Daily Briefing

Ten Things You Need to Know Today: 12 October 2021

The Week’s daily digest of the news agenda, published at 8am

1

Covid ‘UK’s worst public health failure’

The government’s early handling of the pandemic was one of the worst public health failures in UK history, a landmark inquiry has found. The 151-page Coronavirus: lessons learned to date report, published by the cross-party Health and Social Care Committee and Science and Technology Committee, found that the government took a “fatalistic” approach that exacerbated the death toll. Experts said locking down a week earlier than 23 March 2020 would have cut the 40,000 death toll in the first wave “by at least half”. Tory MPs Jeremy Hunt and Greg Clark, who chair the committees, said the crisis meant it was “impossible to get everything right”, adding: “The UK has combined some big achievements with some big mistakes. It is vital to learn from both.”

2

NI rise ‘won’t be enough’

Chancellor Rishi Sunak is likely to be “short of money” to spend on a number of public services despite a headline-grabbing increase in taxes, according to the Institute for Fiscal Studies. The think tank found that the 1.25 percentage point increase in National Insurance contributions to pay for extra spending on health and social care, announced by Boris Johnson in September, may need to be doubled by 2030 in order to meet future demographic pressures.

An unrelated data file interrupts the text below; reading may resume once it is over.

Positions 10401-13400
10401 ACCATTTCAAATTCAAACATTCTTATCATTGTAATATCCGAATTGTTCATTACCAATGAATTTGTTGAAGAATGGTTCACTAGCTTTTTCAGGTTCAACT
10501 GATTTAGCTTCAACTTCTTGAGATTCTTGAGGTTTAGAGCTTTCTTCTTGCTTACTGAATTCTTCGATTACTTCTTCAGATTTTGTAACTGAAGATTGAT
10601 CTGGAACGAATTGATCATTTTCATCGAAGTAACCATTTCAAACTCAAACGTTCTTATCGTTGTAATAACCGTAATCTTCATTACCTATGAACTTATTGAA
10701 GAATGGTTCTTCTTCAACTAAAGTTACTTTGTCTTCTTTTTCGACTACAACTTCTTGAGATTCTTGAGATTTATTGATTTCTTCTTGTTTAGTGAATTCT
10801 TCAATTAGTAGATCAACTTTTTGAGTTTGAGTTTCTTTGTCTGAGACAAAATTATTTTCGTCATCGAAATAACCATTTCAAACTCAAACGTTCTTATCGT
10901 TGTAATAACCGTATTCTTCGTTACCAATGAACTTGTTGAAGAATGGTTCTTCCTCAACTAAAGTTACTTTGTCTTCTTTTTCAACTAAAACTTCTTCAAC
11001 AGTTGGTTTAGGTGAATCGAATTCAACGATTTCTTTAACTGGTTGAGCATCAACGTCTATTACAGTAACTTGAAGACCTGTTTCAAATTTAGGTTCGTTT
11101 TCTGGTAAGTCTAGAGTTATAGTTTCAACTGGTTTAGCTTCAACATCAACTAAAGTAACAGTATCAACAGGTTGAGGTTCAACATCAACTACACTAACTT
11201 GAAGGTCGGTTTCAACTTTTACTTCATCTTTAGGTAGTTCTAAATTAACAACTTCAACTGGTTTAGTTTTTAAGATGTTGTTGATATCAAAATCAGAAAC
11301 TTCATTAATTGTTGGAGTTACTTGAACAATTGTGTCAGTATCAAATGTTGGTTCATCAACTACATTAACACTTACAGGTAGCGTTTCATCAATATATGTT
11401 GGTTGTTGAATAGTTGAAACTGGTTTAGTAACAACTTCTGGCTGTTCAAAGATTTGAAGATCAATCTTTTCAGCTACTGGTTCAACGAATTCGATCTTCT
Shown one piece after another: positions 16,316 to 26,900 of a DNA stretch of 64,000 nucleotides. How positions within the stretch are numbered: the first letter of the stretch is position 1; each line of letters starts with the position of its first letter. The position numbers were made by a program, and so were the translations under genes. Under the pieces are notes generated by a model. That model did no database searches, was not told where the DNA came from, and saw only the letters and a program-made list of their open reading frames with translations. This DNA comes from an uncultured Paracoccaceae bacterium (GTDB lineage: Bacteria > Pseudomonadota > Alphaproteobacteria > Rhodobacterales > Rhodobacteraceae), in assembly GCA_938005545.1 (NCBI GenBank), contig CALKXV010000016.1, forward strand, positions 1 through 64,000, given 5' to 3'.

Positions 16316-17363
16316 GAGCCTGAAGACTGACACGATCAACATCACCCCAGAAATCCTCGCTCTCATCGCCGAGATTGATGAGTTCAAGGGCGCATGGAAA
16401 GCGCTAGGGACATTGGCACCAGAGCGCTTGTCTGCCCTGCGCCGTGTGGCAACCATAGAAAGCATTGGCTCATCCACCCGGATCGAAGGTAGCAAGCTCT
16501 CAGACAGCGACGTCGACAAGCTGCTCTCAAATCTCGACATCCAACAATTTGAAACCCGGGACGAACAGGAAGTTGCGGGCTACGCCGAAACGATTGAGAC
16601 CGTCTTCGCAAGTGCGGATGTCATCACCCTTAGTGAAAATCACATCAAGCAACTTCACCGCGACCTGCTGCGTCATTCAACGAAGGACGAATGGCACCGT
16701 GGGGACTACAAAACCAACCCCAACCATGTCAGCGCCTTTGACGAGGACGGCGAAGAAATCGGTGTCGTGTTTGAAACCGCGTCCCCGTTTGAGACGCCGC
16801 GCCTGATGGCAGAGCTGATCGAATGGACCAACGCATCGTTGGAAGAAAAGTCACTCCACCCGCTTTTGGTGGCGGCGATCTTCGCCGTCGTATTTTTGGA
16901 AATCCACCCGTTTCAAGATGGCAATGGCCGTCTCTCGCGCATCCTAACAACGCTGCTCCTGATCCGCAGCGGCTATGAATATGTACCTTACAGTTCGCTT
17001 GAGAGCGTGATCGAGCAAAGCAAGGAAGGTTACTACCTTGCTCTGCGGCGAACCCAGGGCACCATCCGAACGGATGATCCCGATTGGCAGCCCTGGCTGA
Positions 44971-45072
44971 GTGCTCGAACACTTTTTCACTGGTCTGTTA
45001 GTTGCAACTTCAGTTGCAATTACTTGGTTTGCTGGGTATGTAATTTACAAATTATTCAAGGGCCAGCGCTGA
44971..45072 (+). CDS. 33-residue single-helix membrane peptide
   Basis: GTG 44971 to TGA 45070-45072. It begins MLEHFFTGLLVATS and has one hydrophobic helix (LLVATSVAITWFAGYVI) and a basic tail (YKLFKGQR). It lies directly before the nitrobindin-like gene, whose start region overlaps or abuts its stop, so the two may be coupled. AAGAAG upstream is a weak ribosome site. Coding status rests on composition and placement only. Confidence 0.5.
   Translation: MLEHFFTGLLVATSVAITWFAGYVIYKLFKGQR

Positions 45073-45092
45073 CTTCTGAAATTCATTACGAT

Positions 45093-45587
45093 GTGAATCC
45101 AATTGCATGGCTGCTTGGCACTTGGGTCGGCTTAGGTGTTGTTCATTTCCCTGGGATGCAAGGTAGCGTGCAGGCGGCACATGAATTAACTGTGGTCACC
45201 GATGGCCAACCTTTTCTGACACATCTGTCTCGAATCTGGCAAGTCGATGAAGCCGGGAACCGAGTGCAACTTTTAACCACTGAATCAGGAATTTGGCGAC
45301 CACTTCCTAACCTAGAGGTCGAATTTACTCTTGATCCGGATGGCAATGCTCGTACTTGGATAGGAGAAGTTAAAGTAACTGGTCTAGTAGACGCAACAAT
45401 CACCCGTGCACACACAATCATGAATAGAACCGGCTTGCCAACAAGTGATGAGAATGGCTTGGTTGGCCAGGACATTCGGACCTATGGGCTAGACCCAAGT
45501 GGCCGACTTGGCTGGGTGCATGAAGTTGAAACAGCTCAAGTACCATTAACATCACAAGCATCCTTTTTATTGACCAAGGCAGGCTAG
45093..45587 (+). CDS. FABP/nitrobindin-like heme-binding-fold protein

3

Kim to build ‘invincible’ military

Kim Jong un has pledged to build an “invincible” military and accused the US of being the “root cause” of instability. The North Korean leader also said his military plans are not targeted at South Korea and that there should not be another war pitting Korean people against each other. The Guardian said the intervention is part of “an apparent continued effort to drive a wedge between Washington and Seoul”.

4

Johnson backs Kwarteng in row

Boris Johnson is reportedly in favour of a multimillion-pound bailout of industries struggling with high gas prices. The prime minister is backing Business Secretary Kwasi Kwarteng, who has been pressing for government support for energy industries to stop thousands of jobs being lost. This means Rishi Sunak has “lost a Whitehall battle with the business secretary”, The Times said, after the Treasury “briefed against” Kwarteng over the weekend.

5

Rooney refused Israeli translation deal

The Irish author Sally Rooney has refused to allow her new novel to be published in Hebrew because she supports a boycott of Israel. According to Haaretz, Rooney turned down a translation bid from Modan, an Israeli publisher. Her latest novel, Beautiful World, Where Are You, was released in September and topped book charts in the UK and Ireland.

6

Couzens ‘flashed DJ in 2008’